The general “best interest” obligation is satisfied only if a broker-dealer complies with four component obligations:1

  • Disclosure Obligation: The broker-dealer must disclose material facts about the recommendation and the relationship with the customer, including specific disclosures about the capacity in which the broker is acting, fees, the type and scope of services provided, and any conflicts of interest.
  • Care Obligation: The broker-dealer must exercise reasonable diligence, care and skill when making a recommendation to a retail customer, and consider any potential costs and risks associated with the investment in light of the customer’s investment profile.
  • Conflict of Interest Obligation: The broker-dealer must establish, maintain, and enforce written policies and procedures reasonably designed to identify and disclose or eliminate conflicts of interest.
  • Compliance Obligation:  Broker-dealers must establish, maintain and enforce policies and procedures reasonably designed to achieve compliance with Regulation BI as a whole.

Conclusion

The Second Circuit’s denial of Petitioner’s suit cleared the way for Regulation BI to take effect on June 30, 2020. Bracewell attorneys are experienced with financial regulatory issues, and are ready and available to provide further information and discuss particular circumstances.


[1] These obligations are set forth in full in Exchange Act Rule 15l-1(a)(2).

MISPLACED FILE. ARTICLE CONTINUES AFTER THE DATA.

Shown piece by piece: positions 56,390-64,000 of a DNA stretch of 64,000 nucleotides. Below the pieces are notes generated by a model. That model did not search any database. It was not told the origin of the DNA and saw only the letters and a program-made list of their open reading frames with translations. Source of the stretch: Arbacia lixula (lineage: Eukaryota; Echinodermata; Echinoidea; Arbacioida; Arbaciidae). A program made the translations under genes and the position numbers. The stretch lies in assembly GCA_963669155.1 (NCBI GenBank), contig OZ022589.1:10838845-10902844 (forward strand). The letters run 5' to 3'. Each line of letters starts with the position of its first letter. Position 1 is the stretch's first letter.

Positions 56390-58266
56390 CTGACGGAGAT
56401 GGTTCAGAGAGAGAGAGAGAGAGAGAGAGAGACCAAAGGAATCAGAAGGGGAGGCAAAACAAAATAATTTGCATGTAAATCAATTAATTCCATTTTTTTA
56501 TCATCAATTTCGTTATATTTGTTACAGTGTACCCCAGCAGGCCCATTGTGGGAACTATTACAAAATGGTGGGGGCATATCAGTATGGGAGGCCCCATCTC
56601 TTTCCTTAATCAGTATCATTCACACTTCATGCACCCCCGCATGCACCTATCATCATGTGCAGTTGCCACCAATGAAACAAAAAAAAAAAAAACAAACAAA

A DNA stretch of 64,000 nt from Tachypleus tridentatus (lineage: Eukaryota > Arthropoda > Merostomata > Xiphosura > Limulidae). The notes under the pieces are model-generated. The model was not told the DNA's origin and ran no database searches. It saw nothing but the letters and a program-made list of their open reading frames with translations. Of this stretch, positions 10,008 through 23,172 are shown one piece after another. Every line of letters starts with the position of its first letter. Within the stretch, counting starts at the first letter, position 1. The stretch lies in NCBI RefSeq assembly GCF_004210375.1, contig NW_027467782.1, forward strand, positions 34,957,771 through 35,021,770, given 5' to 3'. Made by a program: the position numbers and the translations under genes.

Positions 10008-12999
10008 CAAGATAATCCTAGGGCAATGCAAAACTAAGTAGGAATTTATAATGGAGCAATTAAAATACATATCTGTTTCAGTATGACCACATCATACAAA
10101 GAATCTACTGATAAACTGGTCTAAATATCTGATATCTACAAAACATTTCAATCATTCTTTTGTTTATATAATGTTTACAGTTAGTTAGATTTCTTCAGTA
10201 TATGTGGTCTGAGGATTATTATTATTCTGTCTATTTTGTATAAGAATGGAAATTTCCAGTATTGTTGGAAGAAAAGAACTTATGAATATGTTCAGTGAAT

© 2020 Bracewell LLPNational Law Review, Volume X, Number 185

TRENDING LEGAL ANALYSIS


About this Author

Keith Blackman Securities Lawyer Bracewell Law Firm
Partner

Keith Blackman defends clients in disputes involving complex securities before the Financial Industry Regulatory Authority (FINRA), as well as in trial and appellate courts. He primarily represents financial services clients in cases involving claims of fraud, malpractice, racketeering, breach of contract and securities law violations. He also has experience in tax disputes, intellectual property litigation and white-collar defense. Over the course of his career, Keith has appeared in state and federal courts in New York and around the country.

212.508.6132
Joshua Klein Corporate Securities Lawyer Bracewell
Partner

Josh Klein represents corporations and individuals in complex disputes involving corporate, securities and commercial issues. He advises clients, both as plaintiffs and defendants, in cases involving allegations of breach of contract, fraud, tortious interference, fiduciary duty, antitrust and violations of the Racketeer Influenced and Corruption Organzaitions Act (RICO). Josh also advises entities and individuals in various enforcement investigations and proceedings brought on by governmental agencies and regulators.

Josh regularly appears before federal and state courts across the country and has also arbitrated extensively before the predominant arbitral bodies, including the American Arbitration Association and the Financial Industry Regulatory Authority (FINRA).

212.508.6153
Mary Curry Litigation Attorney Bracewell
Associate

Mary Curry focuses her practice on internal investigations, commercial litigation and government enforcement and investigations.

Prior to joining Bracewell, she was an intern at St. John’s University School of Law Securities Arbitration Clinic.   

212.508.6150